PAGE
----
A Bearer of Hope for Democratic Change
Shirin Ebadi is widely respected as a courageous fighter for the rights of women and political dissidents - such as the Iranian writer Faraj Sarkohi, whom she succeeded in having released after he had spent two years in jail. Here, Sarkohi describes the life and work of his former lawyer, who has just been awarded the Nobel Prize for Peace – a move that sends strong political signals to Iran.
In Paris, the human rights activist Shirin Ebadi was informed that she had been awarded the Nobel Prize for Peace; as she absorbed the news, the media were busy discussing the statement by EU Foreign Ministers on ongoing human rights violations in Iran. Shirin Ebadi, now 56, is a lawyer. From 1975-79, she worked as a judge in Teheran. After the Islamic Revolution, the ruling mullahs were determined to put an end to the disregard for Islamic teachings that had characterised the Shah’s regime: all judges, including Ebadi, were suspended from office. Ebadi then went to work as a lawyer, specialising in the defence of women, who were also legally disadvantaged in the Islamic Republic. In one of her books, Ebadi records her experiences, contrasting the laws of the Islamic Republic with the UN’s Universal Declaration of Human Rights. She also founded a children’s relief organisation, one of the few NGOs in Iran. In 1994, Ebadi signed “The Declaration of 134 Writers”, in which she and 133 colleagues called for the abolition of censorship. Though the Declaration was banned in Iran, it was published in the European press, drawing public attention to the difficult situation within the Islamic Republic. Subsequently, censorship was tightened up even further, and the Iranian government stepped up the psychological pressure (and the physical attacks) on dissident intellectuals and writers. In 1997, having signed - and indeed co-initiated - “The Declaration of 134 Writers”, I was given three separate death sentences. At that time, it was dangerous for anyone even to mention my name; nonetheless, Shirin Ebadi did not hesitate to take on the task of defending me.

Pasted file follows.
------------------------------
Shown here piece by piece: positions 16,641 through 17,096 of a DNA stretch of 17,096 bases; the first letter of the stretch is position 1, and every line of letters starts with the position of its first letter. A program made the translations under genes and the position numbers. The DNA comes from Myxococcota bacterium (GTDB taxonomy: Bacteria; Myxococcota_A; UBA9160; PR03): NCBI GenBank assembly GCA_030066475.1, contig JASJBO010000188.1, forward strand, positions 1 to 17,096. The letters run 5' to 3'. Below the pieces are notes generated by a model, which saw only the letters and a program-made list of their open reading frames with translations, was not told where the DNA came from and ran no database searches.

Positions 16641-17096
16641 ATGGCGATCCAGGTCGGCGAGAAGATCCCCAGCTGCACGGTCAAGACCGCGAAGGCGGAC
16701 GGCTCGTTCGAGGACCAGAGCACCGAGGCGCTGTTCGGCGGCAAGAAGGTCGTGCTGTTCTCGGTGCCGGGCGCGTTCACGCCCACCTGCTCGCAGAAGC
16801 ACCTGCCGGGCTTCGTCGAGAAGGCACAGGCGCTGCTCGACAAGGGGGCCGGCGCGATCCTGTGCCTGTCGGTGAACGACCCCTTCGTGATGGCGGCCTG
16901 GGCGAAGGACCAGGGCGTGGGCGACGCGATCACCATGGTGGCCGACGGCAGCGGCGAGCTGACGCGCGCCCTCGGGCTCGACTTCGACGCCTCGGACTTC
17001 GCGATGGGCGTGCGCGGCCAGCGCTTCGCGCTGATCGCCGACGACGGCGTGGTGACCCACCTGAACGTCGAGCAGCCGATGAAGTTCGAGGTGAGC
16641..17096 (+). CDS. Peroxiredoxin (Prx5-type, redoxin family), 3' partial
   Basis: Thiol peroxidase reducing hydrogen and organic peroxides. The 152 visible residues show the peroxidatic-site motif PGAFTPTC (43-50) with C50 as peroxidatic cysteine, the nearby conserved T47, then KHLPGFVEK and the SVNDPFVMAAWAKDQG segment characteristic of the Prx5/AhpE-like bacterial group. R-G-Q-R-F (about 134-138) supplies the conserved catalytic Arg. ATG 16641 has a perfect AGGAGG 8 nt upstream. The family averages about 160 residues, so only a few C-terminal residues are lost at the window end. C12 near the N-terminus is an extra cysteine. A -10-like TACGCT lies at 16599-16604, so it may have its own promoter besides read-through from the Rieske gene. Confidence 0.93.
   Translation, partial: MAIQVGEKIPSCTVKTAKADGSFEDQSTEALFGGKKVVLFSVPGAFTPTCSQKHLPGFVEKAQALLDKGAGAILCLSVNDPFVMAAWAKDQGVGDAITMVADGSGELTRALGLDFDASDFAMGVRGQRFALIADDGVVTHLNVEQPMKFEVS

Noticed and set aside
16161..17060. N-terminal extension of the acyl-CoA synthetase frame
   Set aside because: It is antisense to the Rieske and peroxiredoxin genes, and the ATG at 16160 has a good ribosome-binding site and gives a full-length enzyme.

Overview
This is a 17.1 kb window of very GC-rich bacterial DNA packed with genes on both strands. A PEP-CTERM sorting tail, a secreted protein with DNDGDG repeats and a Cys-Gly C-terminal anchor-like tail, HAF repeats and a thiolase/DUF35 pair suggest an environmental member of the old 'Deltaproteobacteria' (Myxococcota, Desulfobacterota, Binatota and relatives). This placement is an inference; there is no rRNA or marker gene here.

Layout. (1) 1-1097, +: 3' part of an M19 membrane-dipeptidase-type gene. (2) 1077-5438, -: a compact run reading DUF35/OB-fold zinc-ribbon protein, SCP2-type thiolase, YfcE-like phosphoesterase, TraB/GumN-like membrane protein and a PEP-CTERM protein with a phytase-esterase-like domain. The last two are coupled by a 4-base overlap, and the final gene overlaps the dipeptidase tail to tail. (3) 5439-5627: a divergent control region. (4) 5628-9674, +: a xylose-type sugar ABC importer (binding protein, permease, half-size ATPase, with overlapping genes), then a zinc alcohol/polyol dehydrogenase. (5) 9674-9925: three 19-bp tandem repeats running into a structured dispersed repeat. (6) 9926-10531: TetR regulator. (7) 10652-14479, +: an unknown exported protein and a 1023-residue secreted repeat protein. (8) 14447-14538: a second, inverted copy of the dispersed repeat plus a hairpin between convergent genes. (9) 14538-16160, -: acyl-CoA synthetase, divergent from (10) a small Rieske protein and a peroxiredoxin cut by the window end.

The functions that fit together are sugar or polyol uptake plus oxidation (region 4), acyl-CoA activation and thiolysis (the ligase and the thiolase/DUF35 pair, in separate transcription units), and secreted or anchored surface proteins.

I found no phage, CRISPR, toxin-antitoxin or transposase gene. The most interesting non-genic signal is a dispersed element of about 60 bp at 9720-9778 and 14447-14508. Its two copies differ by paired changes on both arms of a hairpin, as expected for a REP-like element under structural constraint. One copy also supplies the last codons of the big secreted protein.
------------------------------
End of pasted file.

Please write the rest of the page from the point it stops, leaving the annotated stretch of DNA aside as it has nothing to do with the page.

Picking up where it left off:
Sustained commitment, despite a ban on exercising her profession